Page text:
PHNOM PENH, Cambodia (WOMENSENEWS)–It’s monsoon season here and dawns often bring a sodden feeling and gray rain.
But on August 4, when Mu Sochua arrived at the Phnom Penh courthouse, the air crackled with intensity.
As the world knows by now, the Cambodian member of parliament and internationally-renowned leader in women’s rights was given a guilty verdict for defamation against Cambodian Prime Minister Hun Sen, leader of the majority Cambodian People’s Party.
Human rights groups have denounced the verdict as politically biased and Sochua’s supporters showed up to signal their support.
I was among them.
When a Cambodian Human Rights activist learned about Sochua’s impending verdict, she knew how critical the outcome would be for Cambodia. So she asked me to go as an international witness and to document the proceedings. I knew about Sochua and her work but had never met her.
My co-worker Rachel Leventhal and I left San Francisco on July 31, arriving in Phnom Penh August 2. The next day, the day before the verdict, Sochua came to meet us at my hotel. As soon as we met, Sochua took us into her inner circle and requested that we document the verdict from the inside as much as possible.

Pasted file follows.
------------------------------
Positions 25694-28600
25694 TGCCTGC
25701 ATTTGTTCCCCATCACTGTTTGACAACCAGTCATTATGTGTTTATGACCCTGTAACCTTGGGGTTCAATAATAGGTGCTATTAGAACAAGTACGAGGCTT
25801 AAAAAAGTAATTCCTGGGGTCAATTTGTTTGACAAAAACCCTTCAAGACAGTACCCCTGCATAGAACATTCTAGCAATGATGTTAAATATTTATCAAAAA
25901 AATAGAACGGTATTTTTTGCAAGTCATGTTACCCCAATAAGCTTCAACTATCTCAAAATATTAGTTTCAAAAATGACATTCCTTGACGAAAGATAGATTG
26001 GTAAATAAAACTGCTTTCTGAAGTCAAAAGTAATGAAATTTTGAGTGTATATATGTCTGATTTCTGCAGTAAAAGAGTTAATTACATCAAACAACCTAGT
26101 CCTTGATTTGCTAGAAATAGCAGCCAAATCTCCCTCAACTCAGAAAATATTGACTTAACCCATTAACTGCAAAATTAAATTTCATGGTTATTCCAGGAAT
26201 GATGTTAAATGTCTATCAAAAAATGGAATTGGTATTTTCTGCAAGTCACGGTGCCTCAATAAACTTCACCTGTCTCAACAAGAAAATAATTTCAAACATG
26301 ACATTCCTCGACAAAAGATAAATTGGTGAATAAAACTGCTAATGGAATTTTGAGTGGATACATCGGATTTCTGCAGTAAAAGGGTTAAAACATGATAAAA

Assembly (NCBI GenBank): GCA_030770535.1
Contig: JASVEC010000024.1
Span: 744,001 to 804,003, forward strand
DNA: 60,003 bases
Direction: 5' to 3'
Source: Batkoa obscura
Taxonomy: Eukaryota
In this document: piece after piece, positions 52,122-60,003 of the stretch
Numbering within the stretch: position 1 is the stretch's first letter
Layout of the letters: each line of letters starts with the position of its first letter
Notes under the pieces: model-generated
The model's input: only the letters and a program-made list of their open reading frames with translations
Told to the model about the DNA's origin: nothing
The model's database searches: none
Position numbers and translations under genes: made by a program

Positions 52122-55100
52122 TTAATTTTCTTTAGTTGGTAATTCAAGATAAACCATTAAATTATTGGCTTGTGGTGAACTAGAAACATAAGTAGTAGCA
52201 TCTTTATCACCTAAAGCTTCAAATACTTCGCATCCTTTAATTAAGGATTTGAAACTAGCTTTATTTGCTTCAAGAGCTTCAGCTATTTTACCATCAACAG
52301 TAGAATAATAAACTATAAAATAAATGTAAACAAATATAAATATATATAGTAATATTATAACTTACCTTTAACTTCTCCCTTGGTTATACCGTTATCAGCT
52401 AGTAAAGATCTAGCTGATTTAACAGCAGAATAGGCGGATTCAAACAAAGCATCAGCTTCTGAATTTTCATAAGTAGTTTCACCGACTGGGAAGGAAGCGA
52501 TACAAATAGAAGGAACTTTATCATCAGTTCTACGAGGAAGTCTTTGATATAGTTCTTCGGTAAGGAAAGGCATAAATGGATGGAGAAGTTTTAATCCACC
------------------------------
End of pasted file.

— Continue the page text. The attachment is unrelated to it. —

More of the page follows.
We ate ice cream on the verandah of my hotel, talked about the case and the current political climate in Cambodia.
Sochua was relaxed, friendly, outgoing. She seemed determined to not be moved into fear.
She asked us to meet her early the next morning at party headquarters, as we would travel with her to the courthouse to hear her verdict.
Early the next day at the party headquarters, we bundled into Sochua’s car, along with a cameraman from German television, and drove across Phnom Penh through the quiet gray morning.
Getting out of the car, we were greeted with a crowd of about 50 journalists and hundreds of supporters filled the intersection.
About a dozen policemen on the scene were visibly edgy.
After the court adjourned, police tried to prevent Sochua from speaking to the crowd and tried to block journalists from approaching her.
Rather than engage in confrontation, Sam Rainsy, the leader of the opposition party that carries his name and of which Sochua is a member, quietly told the group to continue walking–and they did.
One to two hundred of Sochua’s party members and supporters, surrounded by journalists, staged an impromptu march to the Independence Monument, Cambodia’s symbol of democracy and freedom. The monument was erected after the overthrow of French colonial rule in 1954. The march ended back at party headquarters, a walk of about two to three miles.
One man walked almost the whole way on crutches, until finally someone gave him a ride on the back of a motorbike.
Police and Military Forces Grew
The longer we walked the larger the police and military force grew around us.
A core group of us, which included members of the Women’s Wing of the Sam Rainsy Party, ended up linking arms to stay together and to surround Sochua, who led the way carrying a candle.